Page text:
The Obama administration admitted a record 38,901 Muslim refugees in fiscal year 2016, according to an analysis of State Department data conducted by the Pew Research Center.
The 38,901 tally, released Wednesday, represents the highest level of Muslim refugee admissions since 2002 — the earliest available data on self-reported religious affiliations, according to Pew.
In total in FY 2016, the Obama administration admitted 84,995 refugees from 79 countries. Muslim refugees make up nearly half — 46 percent — of those admissions. The 37,521 Christian refugees admitted to the United States, meanwhile, comprised 44 percent of all refugee admissions.
As Pew notes, FY 2016 represents the first time in 10 years that the number of Muslim refugee admissions have outpaced those of Christians refugee. The last time the United States admitted more Muslim than Christian refugees was in 2006 when the nation admitted a swell of Somali refugees.
Over 70 percent of the refugees admitted in FY 2016 (which ended in September), the State Department said Tuesday, were from five countries: the Democratic Republic of the Congo (16,370), Syria (12,587), Burma (12,347), Iraq (9,880), and Somalia (9,020).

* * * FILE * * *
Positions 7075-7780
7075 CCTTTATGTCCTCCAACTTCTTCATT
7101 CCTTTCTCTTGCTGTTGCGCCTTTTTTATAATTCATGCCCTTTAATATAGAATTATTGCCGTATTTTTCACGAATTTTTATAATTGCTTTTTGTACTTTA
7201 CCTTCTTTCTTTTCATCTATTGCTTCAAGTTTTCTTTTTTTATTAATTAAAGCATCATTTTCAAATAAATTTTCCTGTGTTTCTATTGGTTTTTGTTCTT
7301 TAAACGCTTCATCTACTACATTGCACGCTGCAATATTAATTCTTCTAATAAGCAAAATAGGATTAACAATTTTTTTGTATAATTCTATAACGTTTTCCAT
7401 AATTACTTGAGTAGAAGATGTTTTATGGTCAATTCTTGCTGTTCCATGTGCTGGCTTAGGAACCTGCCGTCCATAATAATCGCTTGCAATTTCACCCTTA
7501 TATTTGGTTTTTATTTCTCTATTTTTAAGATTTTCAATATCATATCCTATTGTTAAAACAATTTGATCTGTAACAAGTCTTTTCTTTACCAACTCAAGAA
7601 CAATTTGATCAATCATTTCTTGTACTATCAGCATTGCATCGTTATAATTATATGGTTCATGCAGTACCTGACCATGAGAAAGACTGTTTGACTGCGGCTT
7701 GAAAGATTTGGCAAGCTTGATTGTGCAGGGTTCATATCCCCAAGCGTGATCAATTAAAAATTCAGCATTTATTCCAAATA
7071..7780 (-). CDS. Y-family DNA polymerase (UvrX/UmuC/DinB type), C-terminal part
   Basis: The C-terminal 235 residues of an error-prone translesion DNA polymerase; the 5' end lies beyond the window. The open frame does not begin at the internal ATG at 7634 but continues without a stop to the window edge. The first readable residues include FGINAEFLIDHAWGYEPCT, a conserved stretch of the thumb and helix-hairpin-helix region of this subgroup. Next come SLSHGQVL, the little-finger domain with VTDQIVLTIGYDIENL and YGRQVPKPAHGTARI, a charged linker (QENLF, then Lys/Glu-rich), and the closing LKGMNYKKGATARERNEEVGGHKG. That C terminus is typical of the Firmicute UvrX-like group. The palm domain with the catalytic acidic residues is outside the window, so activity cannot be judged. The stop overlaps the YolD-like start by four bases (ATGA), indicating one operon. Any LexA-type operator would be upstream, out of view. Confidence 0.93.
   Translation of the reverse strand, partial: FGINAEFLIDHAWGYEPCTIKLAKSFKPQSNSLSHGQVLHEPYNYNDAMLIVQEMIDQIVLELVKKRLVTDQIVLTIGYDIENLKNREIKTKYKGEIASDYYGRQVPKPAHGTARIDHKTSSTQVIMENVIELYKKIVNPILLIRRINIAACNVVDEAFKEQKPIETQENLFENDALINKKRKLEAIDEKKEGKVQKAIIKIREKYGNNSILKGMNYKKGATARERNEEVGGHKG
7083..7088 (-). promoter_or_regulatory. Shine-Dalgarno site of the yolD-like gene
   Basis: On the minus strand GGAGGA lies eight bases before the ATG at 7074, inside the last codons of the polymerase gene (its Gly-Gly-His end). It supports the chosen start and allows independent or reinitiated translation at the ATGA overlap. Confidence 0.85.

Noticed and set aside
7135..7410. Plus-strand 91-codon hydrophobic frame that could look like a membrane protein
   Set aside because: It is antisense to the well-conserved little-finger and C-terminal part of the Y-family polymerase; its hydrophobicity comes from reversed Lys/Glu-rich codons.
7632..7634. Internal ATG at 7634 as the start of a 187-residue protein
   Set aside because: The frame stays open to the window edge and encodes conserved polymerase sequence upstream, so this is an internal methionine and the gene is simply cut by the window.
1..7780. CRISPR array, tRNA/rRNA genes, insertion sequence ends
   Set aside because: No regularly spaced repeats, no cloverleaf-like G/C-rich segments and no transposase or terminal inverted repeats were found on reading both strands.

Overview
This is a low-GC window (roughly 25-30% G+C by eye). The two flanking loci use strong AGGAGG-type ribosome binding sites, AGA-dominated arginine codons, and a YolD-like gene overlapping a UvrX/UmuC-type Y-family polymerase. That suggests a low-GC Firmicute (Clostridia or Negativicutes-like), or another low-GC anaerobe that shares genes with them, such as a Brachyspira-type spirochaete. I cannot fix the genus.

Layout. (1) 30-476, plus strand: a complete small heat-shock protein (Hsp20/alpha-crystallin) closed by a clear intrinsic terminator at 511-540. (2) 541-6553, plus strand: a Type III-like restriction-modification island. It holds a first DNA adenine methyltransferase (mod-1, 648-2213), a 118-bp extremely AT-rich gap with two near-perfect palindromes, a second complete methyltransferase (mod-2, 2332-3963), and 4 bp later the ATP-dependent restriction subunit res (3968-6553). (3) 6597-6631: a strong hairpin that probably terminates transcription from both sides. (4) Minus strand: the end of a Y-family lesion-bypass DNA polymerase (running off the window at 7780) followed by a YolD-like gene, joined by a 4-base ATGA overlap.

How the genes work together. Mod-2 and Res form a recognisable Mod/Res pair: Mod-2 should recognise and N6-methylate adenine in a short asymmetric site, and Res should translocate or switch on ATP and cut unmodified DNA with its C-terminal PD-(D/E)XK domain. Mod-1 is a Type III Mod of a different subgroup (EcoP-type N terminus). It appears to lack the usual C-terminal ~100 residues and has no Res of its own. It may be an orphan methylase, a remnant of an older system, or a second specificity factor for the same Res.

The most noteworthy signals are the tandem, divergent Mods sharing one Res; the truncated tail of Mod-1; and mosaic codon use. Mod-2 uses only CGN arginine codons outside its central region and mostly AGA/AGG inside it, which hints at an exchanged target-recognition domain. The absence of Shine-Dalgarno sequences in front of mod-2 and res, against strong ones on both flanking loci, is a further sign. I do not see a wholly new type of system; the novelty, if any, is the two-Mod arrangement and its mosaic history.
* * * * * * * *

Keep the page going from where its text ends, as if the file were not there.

According to Pew, Muslim refugees from Syria (12,486) and Somali (9,012) represented more than half of the Muslim refugee admissions in FY 2016 with the remainder largely from Iraq (7,853), Burma (3,145), Afghanistan (2,664) and elsewhere (3,741).
Meanwhile, the top receiving states for refugees were California (7,916), Texas (7,803), New York (5,035), Michigan (4,257), and Ohio (4,199).
This fiscal year (FY 2017) the State Department says it plans to admit another 110,000 refugees, a newly 30 percent increase over this fiscal year and more than twice the level admitted in FY 2015.
“Looking forward, the United States will welcome 110,000 refugees in Fiscal Year 2017,” the State Department explained in its most recent Fact Sheet, released Tuesday. “This is a 57 percent increase over FY 2015 and is consistent with the belief that all nations must do more to help the record number of innocent civilians who are uprooted, cast adrift, and desperate to find peace, safety and the chance to rebuild their lives.”